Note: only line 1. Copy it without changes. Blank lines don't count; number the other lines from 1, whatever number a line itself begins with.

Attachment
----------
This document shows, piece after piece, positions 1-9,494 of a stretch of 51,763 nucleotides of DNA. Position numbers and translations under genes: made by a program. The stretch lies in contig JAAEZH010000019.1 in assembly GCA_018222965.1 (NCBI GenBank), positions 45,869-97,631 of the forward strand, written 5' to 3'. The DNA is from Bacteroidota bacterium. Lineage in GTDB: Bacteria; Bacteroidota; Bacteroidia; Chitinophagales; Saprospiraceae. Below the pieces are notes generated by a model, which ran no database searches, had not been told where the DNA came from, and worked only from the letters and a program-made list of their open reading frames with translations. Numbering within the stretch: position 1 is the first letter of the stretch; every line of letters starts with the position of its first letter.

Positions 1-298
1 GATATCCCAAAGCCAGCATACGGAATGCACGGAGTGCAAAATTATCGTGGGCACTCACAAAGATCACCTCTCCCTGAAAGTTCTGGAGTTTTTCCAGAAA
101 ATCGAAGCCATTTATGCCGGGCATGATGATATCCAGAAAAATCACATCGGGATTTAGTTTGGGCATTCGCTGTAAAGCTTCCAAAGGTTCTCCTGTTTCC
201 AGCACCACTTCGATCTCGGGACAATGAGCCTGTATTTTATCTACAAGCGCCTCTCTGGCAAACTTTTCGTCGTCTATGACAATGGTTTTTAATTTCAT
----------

This document shows, piece after piece, positions 1-9,494 of a stretch of 51,763 nucleotides of DNA. Position numbers and translations under genes: made by a program. The stretch lies in contig JAAEZH010000019.1 in assembly GCA_018222965.1 (NCBI GenBank), positions 45,869-97,631 of the forward strand, written 5' to 3'. The DNA is from Bacteroidota bacterium. Lineage in GTDB: Bacteria; Bacteroidota; Bacteroidia; Chitinophagales; Saprospiraceae. Below the pieces are notes generated by a model, which ran no database searches, had not been told where the DNA came from, and worked only from the letters and a program-made list of their open reading frames with translations. Numbering within the stretch: position 1 is the first letter of the stretch; every line of letters starts with the position of its first letter.